Nigerians fear more church attacks
Madalla - Women returned to clean the blood from St Theresa Catholic Church on Monday and one man wept uncontrollably amid its debris as a Nigerian Christian association demanded protection for its churches.
At least 35 people died at St Theresa and dozens more were wounded as radical Muslim militants launched co-ordinated attacks across Africa's most populous nation within hours of one another. Four more people were killed in other violence blamed on the group known as Boko Haram.
Crowds gathered among the burned-out cars in the church's dirt parking lot on Monday, angry over the attack and fearful that the group will target more of their places of worship.
It was the second year in a row that the extremists seeking to install Islamic Shariah law across the country of 160 million staged such attacks. Last year, a series of bombings on Christmas Eve killed 32 people in Nigeria.
Rev Father Christopher Jataudarde told The Associated Press that Sunday's blast happened as church officials gave parishioners white powder as part of a tradition celebrating the birth of Christ. Some already had left the church at the time of the bombing, causing the massive casualties.
In the ensuing chaos, a mortally wounded man had cradled his wounded stomach and begged a priest for religious atonement. "Father, pray for me. I will not survive," he said.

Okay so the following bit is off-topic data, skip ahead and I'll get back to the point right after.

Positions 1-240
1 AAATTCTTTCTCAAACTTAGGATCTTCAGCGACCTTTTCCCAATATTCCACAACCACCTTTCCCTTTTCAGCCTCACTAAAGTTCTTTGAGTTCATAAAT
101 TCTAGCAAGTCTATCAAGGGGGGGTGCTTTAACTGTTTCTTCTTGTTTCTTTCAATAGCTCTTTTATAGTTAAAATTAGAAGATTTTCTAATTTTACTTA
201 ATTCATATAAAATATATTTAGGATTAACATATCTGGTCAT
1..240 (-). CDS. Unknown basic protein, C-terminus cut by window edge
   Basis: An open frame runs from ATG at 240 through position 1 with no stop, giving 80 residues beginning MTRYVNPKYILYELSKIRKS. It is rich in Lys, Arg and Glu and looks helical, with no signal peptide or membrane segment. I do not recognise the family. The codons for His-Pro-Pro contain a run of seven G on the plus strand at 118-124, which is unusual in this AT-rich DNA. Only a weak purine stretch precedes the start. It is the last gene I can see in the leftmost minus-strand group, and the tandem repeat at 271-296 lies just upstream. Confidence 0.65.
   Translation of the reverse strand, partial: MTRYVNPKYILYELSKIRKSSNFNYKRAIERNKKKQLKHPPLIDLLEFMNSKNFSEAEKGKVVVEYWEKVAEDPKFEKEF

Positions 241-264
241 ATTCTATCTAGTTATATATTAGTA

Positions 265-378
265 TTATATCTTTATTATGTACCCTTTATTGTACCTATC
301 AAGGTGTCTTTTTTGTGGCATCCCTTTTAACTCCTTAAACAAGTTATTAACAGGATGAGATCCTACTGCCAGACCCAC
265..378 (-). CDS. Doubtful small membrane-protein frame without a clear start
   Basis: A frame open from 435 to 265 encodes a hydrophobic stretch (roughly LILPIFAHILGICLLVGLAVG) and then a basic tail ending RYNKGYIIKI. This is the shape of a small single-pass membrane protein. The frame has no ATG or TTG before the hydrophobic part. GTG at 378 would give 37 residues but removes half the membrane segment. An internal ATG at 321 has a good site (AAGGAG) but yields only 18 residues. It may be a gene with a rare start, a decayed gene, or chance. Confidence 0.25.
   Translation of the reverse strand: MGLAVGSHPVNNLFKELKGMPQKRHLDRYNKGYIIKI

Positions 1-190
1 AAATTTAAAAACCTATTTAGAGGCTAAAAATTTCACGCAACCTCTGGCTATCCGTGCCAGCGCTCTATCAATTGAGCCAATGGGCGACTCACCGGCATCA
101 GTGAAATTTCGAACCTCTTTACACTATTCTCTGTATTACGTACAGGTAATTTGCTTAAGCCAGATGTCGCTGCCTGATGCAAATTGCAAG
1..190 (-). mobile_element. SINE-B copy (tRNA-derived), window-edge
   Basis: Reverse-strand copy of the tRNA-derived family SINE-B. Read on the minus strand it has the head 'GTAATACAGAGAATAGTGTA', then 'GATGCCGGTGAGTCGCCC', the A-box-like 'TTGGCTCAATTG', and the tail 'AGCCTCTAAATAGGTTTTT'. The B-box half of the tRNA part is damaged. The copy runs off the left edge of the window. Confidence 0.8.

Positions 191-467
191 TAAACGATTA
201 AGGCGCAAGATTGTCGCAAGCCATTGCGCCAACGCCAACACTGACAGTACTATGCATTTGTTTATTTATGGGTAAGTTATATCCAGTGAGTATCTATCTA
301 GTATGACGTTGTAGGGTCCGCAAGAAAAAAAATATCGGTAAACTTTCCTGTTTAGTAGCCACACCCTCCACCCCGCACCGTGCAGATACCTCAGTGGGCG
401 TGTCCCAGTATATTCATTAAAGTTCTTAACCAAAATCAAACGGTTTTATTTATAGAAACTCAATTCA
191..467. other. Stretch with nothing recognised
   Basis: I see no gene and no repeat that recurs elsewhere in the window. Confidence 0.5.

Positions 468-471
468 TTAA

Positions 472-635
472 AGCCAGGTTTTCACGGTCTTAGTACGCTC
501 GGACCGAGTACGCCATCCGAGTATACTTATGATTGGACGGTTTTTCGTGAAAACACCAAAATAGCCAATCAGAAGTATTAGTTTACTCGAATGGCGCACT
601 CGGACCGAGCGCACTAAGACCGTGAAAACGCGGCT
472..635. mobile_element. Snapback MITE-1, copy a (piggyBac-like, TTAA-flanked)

At least 52 people were wounded in the blast, said Slaku Luguard, a coordinator with Nigeria's National Emergency Management Agency. Victims filled the cement floors of a nearby government hospital, some crying in pools of their own blood.
Acts of terror
Pope Benedict XVI denounced the bombing at his post-Christmas blessing on Monday, urging people to pray for the victims and Nigeria's Christian community.
"In this moment, I want to repeat once again with force: Violence is a path that leads only to pain, destruction and death. Respect, reconciliation and love are the only path to peace," he said.
The UN Security Council condemned the attacks "in the strongest terms" and called for the perpetrators, organisers, financiers and sponsors "of these reprehensible acts" to be brought to justice.
The African Union also condemned the attacks and pledged to support Nigeria in its fight against terrorism.
"Boko Haram's continued acts of terror and cruelty and absolute disregard for human life cannot be justified by any religion or faith," said a statement attributed to AU commission chairman Jean Ping.
On Sunday, a bomb also exploded amid gunfire in the central Nigeria city of Jos and a suicide car bomber attacked the military in the nation's northeast. Three people died in those assaults.
After the bombings, a Boko Haram spokesperson using the nom de guerre Abul-Qaqa claimed responsibility for the attacks in an interview with The Daily Trust, the newspaper of record across Nigeria's Muslim north. The sect has used the newspaper in the past to communicate with the public.
"There will never be peace until our demands are met," the newspaper quoted the spokesman as saying. "We want all our brothers who have been incarcerated to be released; we want full implementation of the Sharia system and we want democracy and the constitution to be suspended."